Regardless of where you’re viewing your images, you can filter and sort your images by any of the associated metadata. Quick filters for color labels and basic text searches can be performed in the search box, although you may not notice it at first since it also is used to display the path of your currently selected folder. This doesn’t really make sense to me from a design perspective as there’s plenty of horizontal space for them to work with, but once you know what you’re looking for it works well enough.
The ability to sort your folders is also curiously positioned, hidden away in a single toolbar button by default, but it’s easy enough to enable once you know how.
Most of the metadata sorting options use the ‘Advanced’ submenu, but that’s pretty cumbersome – fortunately, you can customize what elements show up in the ‘header’ once you’ve enabled it.
Overall, the Manage module is a great organizational tool, although it does have a few odd quirks to its design that could use a bit more polish.
Non-Destructive Editing in the Develop Module
The Develop module will be instantly familiar to anyone who’s used another RAW editor. You get a big main window to display your working image, and all your non-destructive adjustment tools are located on the right-hand panel. All the standard developing options are there, and they all work as well as you’d expect.
The first thing that struck me when opening up images was that the initial rendering of the RAW file at full size was different than the smart preview I’d been looking at in the Manage tab. In some cases, the colors were wildly off, and at first, I got disheartened that a promising program had made such a big mistake. The difference is because the Manage module uses a smart preview of your RAW file for faster performance, but switches to the full RAW when you start your editing process.
After some research, I discovered that Zoner does have camera profiles that can match your in-camera settings (Flat, Neutral, Landscape, Vivid, etc), which brought things more into line with what I would expect to see. These really should be applied automatically, but the first time you’ll have to configure things yourself in the Camera and Lens section. This is also where you’ll configure your lens profiles for distortion correction, although the selection of profiles wasn’t nearly as complete as I’d like.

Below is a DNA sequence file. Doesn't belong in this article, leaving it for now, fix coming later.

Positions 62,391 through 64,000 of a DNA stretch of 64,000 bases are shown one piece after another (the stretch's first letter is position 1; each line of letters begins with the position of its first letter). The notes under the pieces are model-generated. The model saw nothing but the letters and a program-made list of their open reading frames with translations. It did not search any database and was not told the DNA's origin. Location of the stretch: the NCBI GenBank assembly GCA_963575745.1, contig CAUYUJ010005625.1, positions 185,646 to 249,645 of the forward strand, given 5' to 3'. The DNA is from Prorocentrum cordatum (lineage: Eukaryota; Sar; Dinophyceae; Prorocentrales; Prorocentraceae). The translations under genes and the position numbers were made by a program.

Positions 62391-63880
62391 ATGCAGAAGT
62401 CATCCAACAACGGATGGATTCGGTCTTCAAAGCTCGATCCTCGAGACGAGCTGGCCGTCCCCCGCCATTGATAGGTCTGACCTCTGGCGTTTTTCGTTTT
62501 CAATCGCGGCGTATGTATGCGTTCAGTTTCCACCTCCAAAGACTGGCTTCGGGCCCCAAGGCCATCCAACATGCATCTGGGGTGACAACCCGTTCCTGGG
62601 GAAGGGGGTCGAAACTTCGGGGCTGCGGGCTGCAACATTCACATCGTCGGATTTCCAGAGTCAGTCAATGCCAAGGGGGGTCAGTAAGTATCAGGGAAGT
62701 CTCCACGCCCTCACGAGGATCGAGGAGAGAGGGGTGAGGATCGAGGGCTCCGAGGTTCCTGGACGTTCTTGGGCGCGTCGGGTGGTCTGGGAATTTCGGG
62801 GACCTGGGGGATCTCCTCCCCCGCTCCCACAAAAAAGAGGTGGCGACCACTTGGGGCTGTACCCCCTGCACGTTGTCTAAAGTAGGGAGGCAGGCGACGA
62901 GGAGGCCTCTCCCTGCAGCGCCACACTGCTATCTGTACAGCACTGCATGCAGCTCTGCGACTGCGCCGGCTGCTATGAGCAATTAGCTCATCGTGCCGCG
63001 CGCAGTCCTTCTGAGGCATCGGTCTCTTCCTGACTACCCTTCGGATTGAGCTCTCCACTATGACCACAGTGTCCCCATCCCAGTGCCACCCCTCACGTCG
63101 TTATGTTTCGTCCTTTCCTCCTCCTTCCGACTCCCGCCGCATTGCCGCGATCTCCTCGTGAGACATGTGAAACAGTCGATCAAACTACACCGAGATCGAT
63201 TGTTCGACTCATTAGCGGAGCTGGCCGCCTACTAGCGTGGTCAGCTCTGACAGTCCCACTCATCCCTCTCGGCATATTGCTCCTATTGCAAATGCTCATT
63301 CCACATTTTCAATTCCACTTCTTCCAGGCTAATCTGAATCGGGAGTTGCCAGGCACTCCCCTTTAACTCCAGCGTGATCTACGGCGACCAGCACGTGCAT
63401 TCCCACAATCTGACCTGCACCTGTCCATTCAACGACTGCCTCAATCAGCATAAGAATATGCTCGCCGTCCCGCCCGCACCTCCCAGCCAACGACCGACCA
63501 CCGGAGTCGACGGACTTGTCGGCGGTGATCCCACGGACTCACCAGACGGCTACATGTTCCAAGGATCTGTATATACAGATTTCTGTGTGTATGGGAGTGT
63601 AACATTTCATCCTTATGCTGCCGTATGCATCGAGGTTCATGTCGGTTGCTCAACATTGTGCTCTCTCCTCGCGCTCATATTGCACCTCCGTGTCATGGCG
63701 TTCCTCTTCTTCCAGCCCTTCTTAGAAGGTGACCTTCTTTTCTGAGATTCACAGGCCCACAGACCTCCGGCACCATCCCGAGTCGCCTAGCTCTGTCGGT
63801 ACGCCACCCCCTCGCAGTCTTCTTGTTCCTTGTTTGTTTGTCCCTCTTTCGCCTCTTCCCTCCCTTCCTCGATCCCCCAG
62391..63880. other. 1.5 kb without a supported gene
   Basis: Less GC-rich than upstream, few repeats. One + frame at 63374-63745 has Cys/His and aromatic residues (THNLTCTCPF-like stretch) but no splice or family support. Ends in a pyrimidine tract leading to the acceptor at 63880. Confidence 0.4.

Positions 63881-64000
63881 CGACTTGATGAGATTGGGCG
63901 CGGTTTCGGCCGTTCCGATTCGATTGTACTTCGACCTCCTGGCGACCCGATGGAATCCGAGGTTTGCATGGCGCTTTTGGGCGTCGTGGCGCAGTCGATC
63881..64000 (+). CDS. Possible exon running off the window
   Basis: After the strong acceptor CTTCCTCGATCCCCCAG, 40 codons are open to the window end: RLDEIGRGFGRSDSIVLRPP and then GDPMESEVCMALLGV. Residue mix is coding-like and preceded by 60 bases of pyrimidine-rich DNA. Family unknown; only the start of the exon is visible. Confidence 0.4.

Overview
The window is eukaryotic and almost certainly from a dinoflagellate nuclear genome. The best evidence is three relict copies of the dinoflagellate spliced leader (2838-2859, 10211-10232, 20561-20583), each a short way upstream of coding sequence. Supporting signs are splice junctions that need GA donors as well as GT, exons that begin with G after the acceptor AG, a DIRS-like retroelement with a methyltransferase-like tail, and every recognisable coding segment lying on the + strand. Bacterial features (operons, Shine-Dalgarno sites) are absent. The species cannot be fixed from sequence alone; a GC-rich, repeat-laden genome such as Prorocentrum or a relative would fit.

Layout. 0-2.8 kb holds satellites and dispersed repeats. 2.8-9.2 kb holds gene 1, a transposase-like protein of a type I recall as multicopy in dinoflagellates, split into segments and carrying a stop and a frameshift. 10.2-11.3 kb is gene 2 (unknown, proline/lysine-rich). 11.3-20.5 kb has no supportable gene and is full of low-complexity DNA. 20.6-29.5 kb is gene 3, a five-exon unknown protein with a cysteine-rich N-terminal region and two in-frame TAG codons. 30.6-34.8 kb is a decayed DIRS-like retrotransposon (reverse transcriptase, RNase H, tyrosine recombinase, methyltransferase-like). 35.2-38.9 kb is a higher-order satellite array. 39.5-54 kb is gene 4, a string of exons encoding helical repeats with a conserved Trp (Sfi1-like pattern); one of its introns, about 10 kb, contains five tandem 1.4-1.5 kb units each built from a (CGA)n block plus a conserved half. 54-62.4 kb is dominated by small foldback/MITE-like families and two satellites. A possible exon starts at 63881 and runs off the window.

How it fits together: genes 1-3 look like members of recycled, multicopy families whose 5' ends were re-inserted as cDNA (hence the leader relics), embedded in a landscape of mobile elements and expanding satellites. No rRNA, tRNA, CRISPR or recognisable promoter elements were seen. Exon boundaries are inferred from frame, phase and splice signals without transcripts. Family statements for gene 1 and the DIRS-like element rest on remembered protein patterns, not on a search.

Most of the development tools that you’ll find will be instantly familiar from other RAW editors, but ZPS puts its unique twist on this aspect of the program as well. It allows you a much finer degree of control over some of the editing processes that are often limited to single sliders in other programs, especially in the areas of sharpening and noise reduction.
One of my favorite features is also one I’ve never seen in another editor: the ability to control noise reduction based on color. If you’ve got a noisy green background, but you want to retain maximum sharpness on all the rest of the subjects in your scene, you can increase the noise reduction just for green sections of the image. You can also do the same thing based on brightness, reducing noise only in dark areas of the image or wherever else you need. Of course, you could get the same effect with a masking layer in other programs, but it’s a very convenient feature that can save you from creating a time-consuming mask.
The green areas above have maximum noise reduction, preserving detail in the foreground subjects but automatically removing it in the background. The flowers in the background don’t have the effect applied, as you can see from the color selector on the right – and by their additional noise. If you’re not sure where the area you want to correct falls on the color spectrum, the handy eyedropper tool will highlight the section for you.
Note: If you’re having problems opening your RAW files, don’t despair – there’s a workaround. As it turns out, ZPS chooses not to include Adobe’s DNG conversion feature, which saves money on licensing – but individuals can download it for free, and enable the integration themselves with a simple checkbox in the preferences menu.
Working with the Layer-Based Editor Module
If you want to take your image beyond what you can accomplish non-destructively, the Editor module offers a number of layer-based tools for putting the finishing touches on your images. If you want to create digital composites, do pixel-based retouching, work with liquify tools or add text and effects, you’ll find an array of tools with snappy response times.
Poorly-programmed Liquify tools will often display a noticeable lag between the location of your brush and the visibility of the effect, which can make them nearly impossible to use. The Liquify tools in ZPS are perfectly responsive on my 24mpx images, and also include face-aware options for those of you who are into professional portrait retouching (or just making silly faces).